May-Thurner Syndrome – a rare cause of leg pain and swelling

In this case, a 75 year-old female presented with painful swelling in her left leg shortly after stents were placed in her iliac arteries, which are blood vessels in the upper thigh that allow blood to flow from the heart to the legs. A stent is a small, stiff tube made of metallic mesh-wire that is expanded within the blocked segment of a blood vessel, either an artery or a vein, to reestablish blood flow. Veins allow return of blood back to the heart and lungs, where oxygen is restored and the blood is readied for redistribution back to the body, and their blockage can often lead to the types of symptoms our patient was experiencing. Since the cause of her symptoms was most likely a blocked vein, pictures where taken by injecting a dye into the leg veins as well as the leg arteries. This allows for their visualization using fluoroscopy, an advanced-type of x-ray. These pictures showed that the flow of blood from her left leg was blocked by compression of the left iliac vein by the previously placed stent in the adjacent artery (Fig. 1A). This is an example of a rare condition known May-Thurner Syndrome.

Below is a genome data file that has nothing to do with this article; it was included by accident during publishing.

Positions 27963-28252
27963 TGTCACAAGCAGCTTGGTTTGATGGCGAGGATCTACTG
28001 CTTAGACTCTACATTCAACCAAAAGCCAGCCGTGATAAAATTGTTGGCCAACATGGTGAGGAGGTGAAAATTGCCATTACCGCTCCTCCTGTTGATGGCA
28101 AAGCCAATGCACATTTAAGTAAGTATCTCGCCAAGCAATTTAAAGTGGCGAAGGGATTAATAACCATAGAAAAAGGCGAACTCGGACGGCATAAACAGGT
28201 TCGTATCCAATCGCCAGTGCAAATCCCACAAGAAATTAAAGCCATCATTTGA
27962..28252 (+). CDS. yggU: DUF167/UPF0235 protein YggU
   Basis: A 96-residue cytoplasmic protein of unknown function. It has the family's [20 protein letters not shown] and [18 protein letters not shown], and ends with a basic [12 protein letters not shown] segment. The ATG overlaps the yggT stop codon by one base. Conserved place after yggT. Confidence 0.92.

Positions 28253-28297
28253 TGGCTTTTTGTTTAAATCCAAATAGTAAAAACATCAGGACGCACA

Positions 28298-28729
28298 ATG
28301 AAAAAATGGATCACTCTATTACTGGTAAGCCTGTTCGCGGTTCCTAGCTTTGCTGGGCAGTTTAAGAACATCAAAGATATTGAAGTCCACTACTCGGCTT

Fig. 1. A. Imaging of the vein in the upper thigh showing stoppage of bloodflow at level of the overlapping artery stent (yellow arrow). The mesh-wire appearance of the stents in the leg arteries can be seen.
B. A stent placed within the vein covers the region of compression by the previously placed arterial stent. The overlapping arterial and venous stents criss-cross at the region of previous compression (yellow arrow). Simutlaneous injection of dye into the veins and arteries demonstrated restoration of blood flow (not shown).

May-Thurner Syndrome is a specific condition caused by blockage of blood flow within the veins of the upper legs due to outside compression. This may result in painful swelling, similar to what was experienced by our patient, and discoloration of the legs. Another stent was placed in the vein at the site of compression to reinforce the vein and restore flow (Fig. 1B). Following placement of the stent, pictures of the arteries and veins within her legs were taken and showed excellent blood flow. After two weeks, she was seen in the office and had significant improvement in her symptoms. At her six-month follow-up visit, she continued to feel well.

Paul L. Hermany1, Apurva O. Bhadeka2, Carlos I. Mena-Hurtado1, Robert R. Attaran1
1Yale University School of Medicine, Department of Cardiovascular Medicine; New Haven, CT, USA
2The Everett Clinic; Everett, WA, USA

Publication

A Unique Case of May-Thurner Syndrome: Extrinsic Compression of the Common Iliac Vein After Iliac Artery Stenting.
Hermany PL, Badheka AO, Mena-Hurtado CI, Attaran RR
JACC Cardiovasc Interv. 2016 Mar 14

FacebooktwitterlinkedinmailFacebooktwitterlinkedinmail

Leave a Reply